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A significant number of coal-fired electricity generating units have not obtained new source review permits as required, the Government Accountability Office reported July 23.
The Environmental Protection Agency has investigated 831 coal-fired units since 1999 through its power plant enforcement initiative, and the agency has alleged noncompliance at 467 units through notices of violation, court complaints, or settlements, GAO said.
Under the Clean Air Act's new source review permitting program, new and modified industrial sources must obtain permits that require emissions limits and the installation of emissions control equipment. In 1999, EPA launched a coal-fired power plant enforcement initiative to address new source review compliance.
GAO said new source review data are not complete, however, because EPA has not yet investigated all coal-fired units for compliance, and EPA's determinations of compliance have changed over time.
The GAO report underlined the complexity of ensuring compliance with the new source review program, which EPA, states, and local agencies do on a case-by-case basis.
It is difficult--both for regulators and industry--to determine when a new source review permit is required, the report found.
“[T]he two steps for determining applicability--first, whether the unit is making a physical or operational change and, second, whether this change would result in a significant net increase of emissions--are not categorically defined and have changed over time,” GAO said.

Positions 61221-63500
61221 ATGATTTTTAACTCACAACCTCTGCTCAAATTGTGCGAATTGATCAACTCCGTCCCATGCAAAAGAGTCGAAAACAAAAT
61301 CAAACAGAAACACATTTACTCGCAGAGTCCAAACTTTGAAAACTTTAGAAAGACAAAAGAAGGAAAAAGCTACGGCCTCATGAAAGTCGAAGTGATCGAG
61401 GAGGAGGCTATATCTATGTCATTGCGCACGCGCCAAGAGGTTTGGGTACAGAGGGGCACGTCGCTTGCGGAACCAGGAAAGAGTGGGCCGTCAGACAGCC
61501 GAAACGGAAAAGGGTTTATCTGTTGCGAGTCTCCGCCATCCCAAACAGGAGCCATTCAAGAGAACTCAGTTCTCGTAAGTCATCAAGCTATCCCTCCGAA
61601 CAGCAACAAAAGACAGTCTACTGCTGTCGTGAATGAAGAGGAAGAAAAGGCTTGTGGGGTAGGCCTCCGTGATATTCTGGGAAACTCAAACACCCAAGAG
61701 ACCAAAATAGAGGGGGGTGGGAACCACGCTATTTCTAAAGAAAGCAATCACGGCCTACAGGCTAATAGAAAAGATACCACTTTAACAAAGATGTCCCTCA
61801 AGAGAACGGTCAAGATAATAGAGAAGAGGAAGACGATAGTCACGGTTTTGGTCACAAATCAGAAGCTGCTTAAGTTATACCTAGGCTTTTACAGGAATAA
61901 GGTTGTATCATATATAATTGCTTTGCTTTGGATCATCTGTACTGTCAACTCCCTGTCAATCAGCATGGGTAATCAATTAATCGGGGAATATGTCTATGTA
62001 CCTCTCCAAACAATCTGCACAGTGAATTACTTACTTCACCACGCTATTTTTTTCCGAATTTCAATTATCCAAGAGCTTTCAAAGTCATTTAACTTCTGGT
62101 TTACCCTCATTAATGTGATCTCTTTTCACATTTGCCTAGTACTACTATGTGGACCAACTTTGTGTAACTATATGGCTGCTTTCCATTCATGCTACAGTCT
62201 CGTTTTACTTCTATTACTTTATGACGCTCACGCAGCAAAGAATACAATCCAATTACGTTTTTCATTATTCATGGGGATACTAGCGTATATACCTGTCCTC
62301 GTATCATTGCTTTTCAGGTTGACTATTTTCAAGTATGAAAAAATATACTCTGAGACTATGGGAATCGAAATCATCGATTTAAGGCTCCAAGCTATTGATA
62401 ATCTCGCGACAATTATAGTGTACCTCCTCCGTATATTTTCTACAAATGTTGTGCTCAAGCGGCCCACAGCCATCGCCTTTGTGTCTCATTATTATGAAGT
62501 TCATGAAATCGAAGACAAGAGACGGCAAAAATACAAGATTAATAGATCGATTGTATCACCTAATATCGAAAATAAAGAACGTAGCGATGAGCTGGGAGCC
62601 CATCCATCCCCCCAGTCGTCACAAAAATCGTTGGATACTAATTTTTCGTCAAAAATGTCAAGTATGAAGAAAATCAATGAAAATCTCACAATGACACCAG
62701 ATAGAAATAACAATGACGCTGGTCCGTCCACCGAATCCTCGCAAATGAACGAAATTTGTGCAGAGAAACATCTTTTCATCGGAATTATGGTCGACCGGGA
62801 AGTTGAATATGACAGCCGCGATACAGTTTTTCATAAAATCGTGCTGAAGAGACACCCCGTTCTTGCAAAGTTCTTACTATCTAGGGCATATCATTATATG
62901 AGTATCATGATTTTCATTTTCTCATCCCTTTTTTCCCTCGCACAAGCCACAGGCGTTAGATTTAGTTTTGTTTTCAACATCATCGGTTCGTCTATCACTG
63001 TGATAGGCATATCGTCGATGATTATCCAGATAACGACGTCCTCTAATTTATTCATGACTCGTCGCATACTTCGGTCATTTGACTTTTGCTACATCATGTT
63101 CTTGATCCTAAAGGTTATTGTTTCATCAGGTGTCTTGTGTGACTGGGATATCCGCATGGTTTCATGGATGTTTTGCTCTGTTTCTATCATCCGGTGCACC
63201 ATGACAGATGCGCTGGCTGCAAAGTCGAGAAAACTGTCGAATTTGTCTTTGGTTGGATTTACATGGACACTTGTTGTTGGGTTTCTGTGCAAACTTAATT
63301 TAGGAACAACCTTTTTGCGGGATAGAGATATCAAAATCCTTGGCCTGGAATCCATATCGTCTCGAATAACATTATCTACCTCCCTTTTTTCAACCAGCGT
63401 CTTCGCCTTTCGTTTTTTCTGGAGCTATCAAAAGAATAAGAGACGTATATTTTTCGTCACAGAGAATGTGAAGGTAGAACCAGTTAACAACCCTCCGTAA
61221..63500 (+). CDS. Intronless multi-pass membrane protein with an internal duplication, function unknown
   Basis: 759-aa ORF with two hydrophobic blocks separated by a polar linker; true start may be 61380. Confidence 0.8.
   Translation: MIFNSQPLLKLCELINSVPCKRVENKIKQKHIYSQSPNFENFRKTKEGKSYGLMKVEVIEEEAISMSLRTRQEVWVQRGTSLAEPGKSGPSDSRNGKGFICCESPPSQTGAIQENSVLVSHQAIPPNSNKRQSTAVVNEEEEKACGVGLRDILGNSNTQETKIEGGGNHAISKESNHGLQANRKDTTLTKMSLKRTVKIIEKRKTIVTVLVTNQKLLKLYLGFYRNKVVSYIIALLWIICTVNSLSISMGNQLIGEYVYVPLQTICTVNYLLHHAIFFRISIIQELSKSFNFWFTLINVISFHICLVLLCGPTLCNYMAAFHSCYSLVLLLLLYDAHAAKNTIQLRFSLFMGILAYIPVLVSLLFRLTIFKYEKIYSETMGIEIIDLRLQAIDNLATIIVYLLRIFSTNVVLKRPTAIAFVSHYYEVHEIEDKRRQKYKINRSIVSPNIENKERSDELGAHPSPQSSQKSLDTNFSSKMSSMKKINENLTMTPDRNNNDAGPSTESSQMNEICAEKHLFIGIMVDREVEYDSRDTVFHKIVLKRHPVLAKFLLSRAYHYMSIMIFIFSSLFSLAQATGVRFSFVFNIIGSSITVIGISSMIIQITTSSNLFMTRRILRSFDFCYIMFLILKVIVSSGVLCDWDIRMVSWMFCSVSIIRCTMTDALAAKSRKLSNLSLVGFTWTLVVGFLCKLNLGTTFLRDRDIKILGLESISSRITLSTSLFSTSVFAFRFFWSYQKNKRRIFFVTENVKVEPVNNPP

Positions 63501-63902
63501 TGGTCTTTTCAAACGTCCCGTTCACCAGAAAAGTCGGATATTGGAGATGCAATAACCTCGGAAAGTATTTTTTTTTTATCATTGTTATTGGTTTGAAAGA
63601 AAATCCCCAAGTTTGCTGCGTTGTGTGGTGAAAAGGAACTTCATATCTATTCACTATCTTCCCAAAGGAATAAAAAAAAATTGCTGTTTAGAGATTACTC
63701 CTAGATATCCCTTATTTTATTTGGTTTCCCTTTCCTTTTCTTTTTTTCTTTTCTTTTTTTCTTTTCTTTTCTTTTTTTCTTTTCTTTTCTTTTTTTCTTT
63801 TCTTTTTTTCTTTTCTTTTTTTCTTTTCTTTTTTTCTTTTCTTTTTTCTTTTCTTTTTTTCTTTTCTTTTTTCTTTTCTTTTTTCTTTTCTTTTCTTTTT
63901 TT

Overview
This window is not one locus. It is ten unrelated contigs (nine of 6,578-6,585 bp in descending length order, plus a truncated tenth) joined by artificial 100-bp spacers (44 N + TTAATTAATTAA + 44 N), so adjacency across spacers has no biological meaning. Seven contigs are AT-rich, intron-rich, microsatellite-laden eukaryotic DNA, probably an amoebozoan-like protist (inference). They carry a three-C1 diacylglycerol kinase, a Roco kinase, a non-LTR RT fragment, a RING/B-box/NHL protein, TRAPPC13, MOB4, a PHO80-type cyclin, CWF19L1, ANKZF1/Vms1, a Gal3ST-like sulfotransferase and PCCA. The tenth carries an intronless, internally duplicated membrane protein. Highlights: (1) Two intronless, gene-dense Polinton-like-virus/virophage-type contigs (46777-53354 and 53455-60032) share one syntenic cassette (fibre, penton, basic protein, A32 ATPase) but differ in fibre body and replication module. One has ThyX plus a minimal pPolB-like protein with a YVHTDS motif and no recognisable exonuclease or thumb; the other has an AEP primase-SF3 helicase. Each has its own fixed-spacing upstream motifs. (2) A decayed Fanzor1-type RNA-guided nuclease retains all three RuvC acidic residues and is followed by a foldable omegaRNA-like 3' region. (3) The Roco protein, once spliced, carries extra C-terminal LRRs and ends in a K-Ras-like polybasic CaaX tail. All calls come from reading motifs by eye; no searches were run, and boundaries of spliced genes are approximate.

It also is difficult for EPA and state and local agencies to identify noncompliance, “partly because owners of generating units determine whether a permit is needed, and in many cases their determinations are not reviewed by permitting agencies or EPA.”
GAO said EPA does not maintain centralized data on new source review permits, and it does not track whether local permitting agencies address EPA's comments when issuing new source review (NSR) permits.
“The absence of more complete information on NSR permitting makes it difficult to know which units have obtained NSR permits or to assess how state and local permitting agencies vary from EPA in their interpretations of NSR requirements,” GAO said.
GAO recommended EPA consider developing centralized data on new source review permits and periodically evaluate the effects of its comments on permits.
Gina McCarthy, EPA assistant administrator for air and radiation, told GAO in comments June 15 that the recommended actions are unnecessary. She said EPA has programs in place to track permits, and regional offices evaluate the effects of EPA's comments on permits.
GAO issued the report June 22 to Sen. Sheldon Whitehouse (D-R.I.), chairman of the Senate Environment and Public Works Subcommittee on Oversight. GAO released the report publicly July 23.
The GAO report, EPA Needs Better Information on New Source Review Permits, is available online at http://www.gao.gov/assets/600/591819.pdf.
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